- The plan does not treat a covered distribution as a modification of other substantially equal periodic payments, for the purposes of applying the 10% advance distribution tax exception on such periodic payments.
More advice for loan suspensions under the CARES Act
For defined contribution plans, the CARES law has enacted special lending rules that may apply to new loans issued from March 27, 2020 to September 22, 2020 (CARES law loans cannot be granted as of March 23, 2020). September 2020). A new CARES loan can be up to $ 100,000 and 100% of the Qualified Person’s account balance. Additionally, for new and existing loans, the CARES Act allows a plan to suspend any loan repayments due between March 27, 2020 and December 31, 2020. The new directive creates a safe-haven method for such loan suspension. According to the safe harbor method, repayments on loans in the plan are due to resume in January 2021. The plan can also extend the term of the loan up to one year, even if this extension means that the maximum loan term exceeds five years. . The loan balance and future payments must be amortized and adjusted for interest during the period of loan suspension. While the IRS has indicated that other loan suspension methods may be reasonable and permitted, the safe harbor is likely the CARES loan methodology that most plans will implement to facilitate administration and secure amounts. uniform loan repayment terms for qualified persons in 2021.
More clarity on the minimum distributions required in 2020 under the CARES law
The CARES Act waived the minimum required distribution payments (RMD) of 2020 at age 70 and a half from defined contribution plans and IRAs. This optional relief allows participants to delay RMD payments and avoid receiving a distribution when the value of their investments in the pension plan is significantly reduced. Recent IRS guidelines provide that participants, who receive RMD 2020 payments, can integrate them into a qualifying retirement plan, including the original distribution plan. Specifically, the following types of two types of distributions can be incorporated into a qualifying pension plan.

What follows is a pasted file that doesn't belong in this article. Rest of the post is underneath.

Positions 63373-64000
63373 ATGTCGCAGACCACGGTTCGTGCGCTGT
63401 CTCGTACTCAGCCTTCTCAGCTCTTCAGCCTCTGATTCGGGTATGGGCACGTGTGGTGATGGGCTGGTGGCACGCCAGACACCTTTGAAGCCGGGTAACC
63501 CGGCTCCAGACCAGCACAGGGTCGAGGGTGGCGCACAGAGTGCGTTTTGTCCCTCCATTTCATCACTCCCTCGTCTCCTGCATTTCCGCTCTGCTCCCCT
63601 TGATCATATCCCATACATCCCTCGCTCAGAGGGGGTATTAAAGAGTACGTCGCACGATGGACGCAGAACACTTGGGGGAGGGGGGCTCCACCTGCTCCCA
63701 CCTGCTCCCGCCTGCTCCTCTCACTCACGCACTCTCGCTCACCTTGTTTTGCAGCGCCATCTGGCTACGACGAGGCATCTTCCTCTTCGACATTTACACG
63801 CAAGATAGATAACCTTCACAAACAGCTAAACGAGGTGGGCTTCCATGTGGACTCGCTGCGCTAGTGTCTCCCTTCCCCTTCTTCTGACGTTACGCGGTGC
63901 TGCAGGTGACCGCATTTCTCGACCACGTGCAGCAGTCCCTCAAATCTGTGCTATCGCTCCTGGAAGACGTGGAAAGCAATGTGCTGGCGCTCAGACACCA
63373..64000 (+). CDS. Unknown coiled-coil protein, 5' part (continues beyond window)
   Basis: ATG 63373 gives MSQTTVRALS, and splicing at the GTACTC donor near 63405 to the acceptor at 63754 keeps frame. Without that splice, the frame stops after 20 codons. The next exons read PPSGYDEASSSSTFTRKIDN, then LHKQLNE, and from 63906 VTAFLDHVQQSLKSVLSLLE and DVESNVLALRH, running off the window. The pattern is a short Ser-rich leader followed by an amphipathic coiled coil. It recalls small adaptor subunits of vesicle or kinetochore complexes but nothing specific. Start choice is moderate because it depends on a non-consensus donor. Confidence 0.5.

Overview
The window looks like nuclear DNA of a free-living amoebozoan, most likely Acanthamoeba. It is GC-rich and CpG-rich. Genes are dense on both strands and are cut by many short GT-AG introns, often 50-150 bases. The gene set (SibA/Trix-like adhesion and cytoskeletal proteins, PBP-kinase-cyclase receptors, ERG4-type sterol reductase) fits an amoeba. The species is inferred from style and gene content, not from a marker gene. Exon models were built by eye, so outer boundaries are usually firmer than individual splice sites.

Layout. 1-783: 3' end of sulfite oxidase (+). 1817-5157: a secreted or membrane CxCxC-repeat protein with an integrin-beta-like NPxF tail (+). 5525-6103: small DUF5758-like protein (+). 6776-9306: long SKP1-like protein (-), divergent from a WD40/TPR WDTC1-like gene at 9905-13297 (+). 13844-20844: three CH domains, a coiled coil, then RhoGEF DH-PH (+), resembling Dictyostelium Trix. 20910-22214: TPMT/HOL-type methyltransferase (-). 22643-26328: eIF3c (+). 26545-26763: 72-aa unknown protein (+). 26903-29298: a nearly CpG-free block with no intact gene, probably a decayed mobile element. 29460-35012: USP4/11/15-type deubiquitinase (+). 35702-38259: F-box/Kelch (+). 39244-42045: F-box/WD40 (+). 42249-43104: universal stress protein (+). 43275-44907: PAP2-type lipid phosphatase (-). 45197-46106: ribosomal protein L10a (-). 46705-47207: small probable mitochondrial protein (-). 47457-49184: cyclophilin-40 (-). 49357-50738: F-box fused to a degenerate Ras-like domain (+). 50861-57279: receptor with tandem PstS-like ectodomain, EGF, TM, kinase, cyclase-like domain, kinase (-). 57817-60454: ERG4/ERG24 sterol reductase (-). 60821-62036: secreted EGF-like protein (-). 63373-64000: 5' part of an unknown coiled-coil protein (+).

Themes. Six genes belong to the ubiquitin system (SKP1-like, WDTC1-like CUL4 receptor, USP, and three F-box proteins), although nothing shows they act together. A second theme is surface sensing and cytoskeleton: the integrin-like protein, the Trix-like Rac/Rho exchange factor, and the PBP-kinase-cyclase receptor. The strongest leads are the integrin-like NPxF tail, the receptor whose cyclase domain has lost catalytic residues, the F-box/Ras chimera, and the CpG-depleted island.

- RMD payments paid in 2020 that are equal to the pre-CARES 2020 RMD payment amounts, whether or not the payments are part of substantially equal periodic distributions.
- RMD payments paid in 2021 for participants whose required start date is April 1, 2021, but only if that participant first receives amounts equal to the 2021 RMD payments.
For plan participants who have already received RMD payments in 2020, the IRS has extended the rollover and repayment periods by 60 days until August 31, 2020, for defined contribution plans and IRAs, including a Legacy IRA.
Participant relief for the unqualified deferred compensation plan
The tax code generally requires a participant to make an irrevocable election to defer salary to an unqualified deferred compensation plan for the coming year. Despite all the reliefs included in the CARES Act, the CARES Act did not include any specific provision allowing a participant to revoke a salary deferral election under an unqualified deferred compensation plan due to COVID-19 . Even if a participant was a Qualified Person with a covered distribution, the CARES Act did not appear to allow a participant to override a wage deferral election under an unqualified deferred compensation plan, unless the participant does not comply with the stricter rules for an unforeseeable emergency under an unqualified deferred compensation plan or for a hardship distribution under a defined contribution plan.
Recent IRS guidelines provide further relief for qualified individuals in unqualified deferred compensation plans. If a member receives a covered distribution from a qualifying pension plan, the non-qualifying plan may accordingly allow that person to cancel an otherwise irrevocable salary deferral election to a non-qualifying deferred compensation plan.
Plan changes for the CARES law
The new guidelines state that all defined contribution plans will be treated as operating under the CARES Act, provided the plan sponsor changes the plan before the CARES Act deadline. For any defined contribution plan that implements CARES Act loans, covered distributions, or changes to the RMD, the plan must be amended by the end of the 2022 plan year. However, if a deferred compensation plan non-qualifying does not currently allow the cancellation of a salary deferral election for a hardship distribution under a defined contribution plan, the non-qualifying plan will require modification. before the cancellation of such an election for a covered distribution.